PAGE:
Talk:List of tectonic plates

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Now here's a sensible list. There are two kinds of useful list. one is a complete list like this one. The other is a selective list. Wetman 19:27, 19 Mar 2004 (UTC)

Australian / Indian plates[edit]

I have redirected Australian Plate and Indian Plate to Indo-Australian Plate. I haven't changed pages linking to these two pages as yet, in case someone wants to write separate pages - I thought I would leave it to someone who knows what they are talking about! But in the meantime at least the reader will find the most relevant information on wikipedia, rather than a blank page. -- Chuq 03:51, 11 Aug 2004 (UTC)

Probably a good idea. Some literature refers to the plates separately, whereas, other literature refers to them as combined. Looking at the earthquake distribution map shows an extremely weak separation and thus an explanation. I see that the map has been resized downward which I can understand, however, this substantially reduces the visability of the connection between the earthquake distribution and the plate boundaries. I realize the map can be blown up by clicking on it but it's having the earthquake map and the plate map side by side that provides the real picture. Perhaps, a better visualization could be obtained by enlarging the earthquake map somewhat and placing both maps side by side at the bottom of the page. It would also help if some clever person could make the maps align. The left boundary of the earthquake map is 180 degrees west longitude basically the International Date Line, whereas, the left boundary of the plate map is further to the west.


Hi. Both links to the reference (HTML/PDF) do not work. Either the link has changed (and therefore needs fixing by whoever can find it) or they took it off. --Thogo (Talk) 22:54, 20 August 2009 (UTC)

Ok, found it myself and fixed it. --Thogo (Talk) 06:31, 21 August 2009 (UTC)

Confusing part[edit]

Can anyone (with enough knowledge of this topic) re-write the next phrase to make it more clear?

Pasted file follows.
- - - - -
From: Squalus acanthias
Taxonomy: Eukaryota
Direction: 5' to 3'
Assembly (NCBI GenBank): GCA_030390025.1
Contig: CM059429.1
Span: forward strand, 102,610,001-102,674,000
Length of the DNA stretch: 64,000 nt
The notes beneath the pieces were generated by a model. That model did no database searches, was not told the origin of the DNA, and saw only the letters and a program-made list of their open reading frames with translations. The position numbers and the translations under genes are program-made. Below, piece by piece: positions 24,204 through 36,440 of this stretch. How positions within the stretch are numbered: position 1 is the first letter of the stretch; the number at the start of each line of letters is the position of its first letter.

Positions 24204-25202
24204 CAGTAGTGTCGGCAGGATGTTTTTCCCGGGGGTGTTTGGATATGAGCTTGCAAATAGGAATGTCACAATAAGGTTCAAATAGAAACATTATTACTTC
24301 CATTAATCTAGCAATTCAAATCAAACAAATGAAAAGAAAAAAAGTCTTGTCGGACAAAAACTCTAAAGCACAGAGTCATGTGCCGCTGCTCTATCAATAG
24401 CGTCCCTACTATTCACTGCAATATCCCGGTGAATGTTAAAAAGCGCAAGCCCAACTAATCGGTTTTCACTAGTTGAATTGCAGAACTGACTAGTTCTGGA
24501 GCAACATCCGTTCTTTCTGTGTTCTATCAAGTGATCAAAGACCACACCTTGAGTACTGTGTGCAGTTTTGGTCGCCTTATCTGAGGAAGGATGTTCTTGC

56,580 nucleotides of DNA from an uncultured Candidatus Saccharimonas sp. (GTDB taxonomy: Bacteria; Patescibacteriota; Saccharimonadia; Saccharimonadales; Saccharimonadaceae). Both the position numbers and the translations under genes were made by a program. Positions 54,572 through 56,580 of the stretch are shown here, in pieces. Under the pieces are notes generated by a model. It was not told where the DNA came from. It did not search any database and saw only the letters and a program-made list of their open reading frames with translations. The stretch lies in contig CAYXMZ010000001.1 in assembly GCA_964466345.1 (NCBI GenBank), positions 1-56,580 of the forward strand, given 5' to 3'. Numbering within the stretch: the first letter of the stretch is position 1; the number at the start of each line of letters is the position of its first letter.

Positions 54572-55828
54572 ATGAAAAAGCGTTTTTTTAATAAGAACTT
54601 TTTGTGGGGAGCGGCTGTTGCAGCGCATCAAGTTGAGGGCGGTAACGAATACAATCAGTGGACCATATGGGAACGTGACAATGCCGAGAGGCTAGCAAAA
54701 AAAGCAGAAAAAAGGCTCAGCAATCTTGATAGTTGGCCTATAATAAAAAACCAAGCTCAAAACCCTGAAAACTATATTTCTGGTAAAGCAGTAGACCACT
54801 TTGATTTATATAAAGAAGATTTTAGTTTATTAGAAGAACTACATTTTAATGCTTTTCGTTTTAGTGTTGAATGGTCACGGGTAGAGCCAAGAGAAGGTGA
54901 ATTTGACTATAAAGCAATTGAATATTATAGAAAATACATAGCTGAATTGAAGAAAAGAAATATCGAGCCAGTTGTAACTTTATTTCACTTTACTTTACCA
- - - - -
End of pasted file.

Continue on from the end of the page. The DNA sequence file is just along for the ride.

"There may or may not be scientific consensus as to whether a tertiary plate is a separate plate yet, is still a separate plate, or should be considered a separate plate, thus new research could change this list."

To me, "is a separate plate yet" and "is still a separate plate" are the same thing.George Rodney Maruri Game (talk) 02:17, 28 January 2011 (UTC)

No, it's not the same. The difference is if a plate is *already* or *still* a separate plate, so if it is in the state of birth or death, so to speak. ;) But you're right, the wording is not optimal... I'll guess of something better. What about "In some cases there is no scientific consensus as to whether or not a tertiary plate should be already or still considered a separate plate, thus new research could change this list." ? --Thogo (Talk) 17:35, 29 January 2011 (UTC)
Thank you very much, Thogo! English is not my native language but I use quite a lot at work. So, I apologize if I am taking too much from your time. From your explanation I distinguish 3 situations:
"it is a separate plate yet" = it is the end of a separate plate, it is about to disappear
"it is still a separate plate" = it is the beginning of the formation of a separate plate
"it is a separate plate" = it is currently a stable separate plate
Please, correct me if my understanding is wrong. Thanks again! George Rodney Maruri Game (talk) 19:29, 24 March 2011 (UTC)

Indian Plate, secondary or tertiary?[edit]

Is the Indian Plate a secondary or tertiary plate? It is certainly as big (and, in a number of cases, bigger) than some of the secondary plates. What is it that defines a plate as "secondary" or "tertiary"? ask123 (talk) 05:19, 30 January 2011 (UTC)


I came here looking for information about the areas of the tectonic plates. It seems like the sort of information that ought to appear in an encyclopedia article. Here's a source: Would it be a good addition? Ishboyfay (talk) 17:42, 13 October 2013 (UTC)

Major and minor definitions[edit]

The Indian Plate and the Somali Plate had somehow been left off this list, so I added them. But they didn't really fit into the (arbitrary) ranges for major and minor specified in the list. So I changed the list ranges: major plates are > 20,000,000 km2 and minor plates are between 20,000,000 km2 and 1,000,000 km2. (The rest are considered microplates on this list, and I haven't even looked at the past plates yet.) I'm hoping to review the literature and get an idea of the ways they're classified by geoscientists these days. But I have very limited access to substantial geoscience material; I'm hoping others will chime in here with what they've seen.— Gorthian (talk) 20:43, 2 January 2016 (UTC)

Our article certainly matches the range of numbers of major plates you can find in the literature. Our major plates list in the article gives 7 (or 8 if you split the Indian from the Australian), you can also find examples with 10, 14 and 15 (as in the USGS map also used in the article). Obviously the cut-off will be arbitrary, but we need to stick to one I think (suitably cited), while discussing the range. I would use the USGS major plates personally, although I know that some of these have much smaller areas than 20,000,000 km2. Mikenorton (talk) 20:31, 25 February 2016 (UTC)
Examples of sources for each, some better than others -
7 [1]
8 [2]
10 [3]
12 [4]
14 based on De Mets 1990
15 "dozen or so", but shows 15
so pick a number. Mikenorton (talk) 21:52, 25 February 2016 (UTC)